• 2 chipotle chillies – dried
  • 1 tablespoon salt
  • 6 chicken thighs – skin removed

For the coating

  • 4 tablespoons plain flour
  • 2 tablespoons corn flour
  • 1 teaspoon sea salt
  • 1 teaspoon ground black pepper
  • 2 teaspoons cayenne pepper
  • 2 teaspoons smoked paprika


  1. For the marinade, combine all the ingredients for the marinade and coat the chicken in a shallow dish. Cover and leave to marinate overnight in the fridge, or for a minimum of 6 hours.
  2. Combine all the ingredients for the coating. Remove the chicken from the marinade and dip into the spiced flour. Coat thoroughly and return to the fridge for a further 45 minutes.
  3. Preheat the oven to 200C/400F/Gas 6.
  4. Heat 200ml vegetable oil to in a deep heavy-bottomed saucepan, until a breadcrumb sizzles and browns when dropped in it. (This oil gets mighty hot, so keep an eye on it and be careful when placing the chicken in and pulling it out). Add the coated chicken thighs and fry until golden all over. Remove and place on a baking sheet.
  5. Transfer to the oven and cook for 15 to 20 minutes until cooked through.

* My recipe is based on this Antony Worral Thompson piece from BBC Food. I’m sure he won’t mind my pinching it.

The Blue Pig

18 Sep

A good few years ago, one of the world’s loveliest gentlemen (made more excellent by the fact he works in cheese) explained to me the concept of the third place. Outside of work and your own home, it prescribes that everyone should have a “somewhere” they can go and just be. Pub, café, restaurant, wherever, its that other space where you can completely forget yourself and just sink into your surroundings, completely comfortable and at peace. A gorgeous concept, methinks, and one which has had me searching for years.

In Manchester, it’s not easy to find your third place. There are so many foodie dwellings, many of them excellent establishments, tempting me with delicious eats, flattering lighting and walls of wines and spirits, with new eateries popping up every day. In the name of keeping the blog interesting, it is my duty (cough) to test drive new places, so I rarely frequent the same gaffe twice. Now sure, variety is the spice of life and all that, but all this newness makes finding a hiding hole from the world bloody difficult.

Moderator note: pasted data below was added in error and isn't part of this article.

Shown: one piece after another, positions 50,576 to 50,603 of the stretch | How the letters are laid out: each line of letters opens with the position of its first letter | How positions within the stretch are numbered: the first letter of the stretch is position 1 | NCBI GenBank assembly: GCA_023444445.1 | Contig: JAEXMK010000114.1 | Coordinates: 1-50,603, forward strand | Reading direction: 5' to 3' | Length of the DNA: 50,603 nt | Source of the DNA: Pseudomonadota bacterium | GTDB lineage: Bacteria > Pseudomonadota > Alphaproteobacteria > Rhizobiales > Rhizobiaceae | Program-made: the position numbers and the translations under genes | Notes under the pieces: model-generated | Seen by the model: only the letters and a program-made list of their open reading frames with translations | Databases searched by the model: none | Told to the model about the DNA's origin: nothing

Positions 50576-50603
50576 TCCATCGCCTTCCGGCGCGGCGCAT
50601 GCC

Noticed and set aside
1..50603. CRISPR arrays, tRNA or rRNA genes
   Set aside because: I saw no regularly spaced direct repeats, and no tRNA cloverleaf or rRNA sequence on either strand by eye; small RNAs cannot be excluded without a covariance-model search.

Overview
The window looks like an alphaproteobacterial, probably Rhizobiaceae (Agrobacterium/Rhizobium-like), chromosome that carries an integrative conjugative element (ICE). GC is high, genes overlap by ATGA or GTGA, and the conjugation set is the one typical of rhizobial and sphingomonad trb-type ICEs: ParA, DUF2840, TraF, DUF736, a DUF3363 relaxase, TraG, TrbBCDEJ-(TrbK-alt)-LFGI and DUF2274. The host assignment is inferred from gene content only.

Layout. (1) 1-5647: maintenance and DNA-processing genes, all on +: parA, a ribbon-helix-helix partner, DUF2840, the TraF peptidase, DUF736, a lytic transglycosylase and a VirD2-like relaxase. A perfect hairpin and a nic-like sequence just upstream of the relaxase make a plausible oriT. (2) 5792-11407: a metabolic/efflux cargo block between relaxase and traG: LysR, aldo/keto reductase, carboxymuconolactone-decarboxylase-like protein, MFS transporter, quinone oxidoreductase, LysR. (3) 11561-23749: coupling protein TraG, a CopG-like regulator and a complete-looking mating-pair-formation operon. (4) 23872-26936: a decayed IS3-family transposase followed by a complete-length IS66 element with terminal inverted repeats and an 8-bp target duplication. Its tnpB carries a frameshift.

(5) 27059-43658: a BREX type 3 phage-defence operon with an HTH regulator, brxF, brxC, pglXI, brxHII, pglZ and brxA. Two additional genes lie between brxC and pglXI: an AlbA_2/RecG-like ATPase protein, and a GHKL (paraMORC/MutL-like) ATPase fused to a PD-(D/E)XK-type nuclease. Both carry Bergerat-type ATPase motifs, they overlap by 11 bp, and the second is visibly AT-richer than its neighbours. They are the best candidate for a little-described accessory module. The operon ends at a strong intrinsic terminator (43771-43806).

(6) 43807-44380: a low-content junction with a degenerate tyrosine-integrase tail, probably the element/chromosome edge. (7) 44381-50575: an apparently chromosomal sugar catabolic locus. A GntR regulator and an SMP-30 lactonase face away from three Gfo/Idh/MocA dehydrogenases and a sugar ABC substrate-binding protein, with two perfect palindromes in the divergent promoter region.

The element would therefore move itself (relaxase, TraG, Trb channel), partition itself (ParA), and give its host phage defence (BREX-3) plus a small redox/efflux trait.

In the space of just four short weeks however, I’ve have managed to visit  The Blue Pig twice, once in the name of trying it out, and second because I couldn’t keep away. A miraculous feat, given that it’s only been open since early August, and strong testament to what a little gem this place is. The latest venture from the people at Odd, The Blue Pig is a sophisticated and fun diversion from its usual fare, based on a Parisian salon, with the continental food and drink to match, (plus a few local treats to keep it real).

The Blue Pig, an all day affair

Having noticed the place weeks in advance of opening, hard to ignore with the hanging blue pig swaying in the breeze, from the outside, it looks cavernous and moody. All dark lights and big booths, I couldn’t imagine how it could be filled or whip up the atmosphere needed to make the place come alive, but I was wrong. It has been packed out every time I have been, with a perfect mix of NQ characters, from young professionals to hardened hipsters, creative types and the odd tourist wandering in from Market Street.

The Blue Pig, of moody lighting

The Blue Pig, where pigs hang out (sorry)